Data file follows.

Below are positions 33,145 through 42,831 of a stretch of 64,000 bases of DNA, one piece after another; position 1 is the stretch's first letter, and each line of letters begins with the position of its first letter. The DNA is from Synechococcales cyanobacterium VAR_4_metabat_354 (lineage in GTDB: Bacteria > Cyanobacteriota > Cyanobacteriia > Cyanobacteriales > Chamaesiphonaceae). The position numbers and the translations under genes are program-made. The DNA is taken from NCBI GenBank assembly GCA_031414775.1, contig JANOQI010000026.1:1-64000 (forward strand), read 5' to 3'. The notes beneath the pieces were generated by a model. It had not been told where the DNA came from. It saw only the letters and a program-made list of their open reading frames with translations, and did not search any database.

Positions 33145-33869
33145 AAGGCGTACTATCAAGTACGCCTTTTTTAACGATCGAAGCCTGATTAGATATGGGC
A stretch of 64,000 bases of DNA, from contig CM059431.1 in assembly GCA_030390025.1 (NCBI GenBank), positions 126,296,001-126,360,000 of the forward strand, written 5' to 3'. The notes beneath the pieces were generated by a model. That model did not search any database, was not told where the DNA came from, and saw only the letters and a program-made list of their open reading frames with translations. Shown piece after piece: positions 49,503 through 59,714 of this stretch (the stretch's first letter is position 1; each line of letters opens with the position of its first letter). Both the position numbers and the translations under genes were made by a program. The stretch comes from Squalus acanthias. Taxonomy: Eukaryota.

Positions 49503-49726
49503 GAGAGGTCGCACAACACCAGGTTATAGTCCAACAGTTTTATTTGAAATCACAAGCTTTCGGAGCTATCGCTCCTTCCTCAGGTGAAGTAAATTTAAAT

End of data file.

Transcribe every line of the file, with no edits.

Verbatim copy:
Below are positions 33,145 through 42,831 of a stretch of 64,000 bases of DNA, one piece after another; position 1 is the stretch's first letter, and each line of letters begins with the position of its first letter. The DNA is from Synechococcales cyanobacterium VAR_4_metabat_354 (lineage in GTDB: Bacteria > Cyanobacteriota > Cyanobacteriia > Cyanobacteriales > Chamaesiphonaceae). The position numbers and the translations under genes are program-made. The DNA is taken from NCBI GenBank assembly GCA_031414775.1, contig JANOQI010000026.1:1-64000 (forward strand), read 5' to 3'. The notes beneath the pieces were generated by a model. It had not been told where the DNA came from. It saw only the letters and a program-made list of their open reading frames with translations, and did not search any database.

Positions 33145-33869
33145 AAGGCGTACTATCAAGTACGCCTTTTTTAACGATCGAAGCCTGATTAGATATGGGC
A stretch of 64,000 bases of DNA, from contig CM059431.1 in assembly GCA_030390025.1 (NCBI GenBank), positions 126,296,001-126,360,000 of the forward strand, written 5' to 3'. The notes beneath the pieces were generated by a model. That model did not search any database, was not told where the DNA came from, and saw only the letters and a program-made list of their open reading frames with translations. Shown piece after piece: positions 49,503 through 59,714 of this stretch (the stretch's first letter is position 1; each line of letters opens with the position of its first letter). Both the position numbers and the translations under genes were made by a program. The stretch comes from Squalus acanthias. Taxonomy: Eukaryota.

Positions 49503-49726
49503 GAGAGGTCGCACAACACCAGGTTATAGTCCAACAGTTTTATTTGAAATCACAAGCTTTCGGAGCTATCGCTCCTTCCTCAGGTGAAGTAAATTTAAAT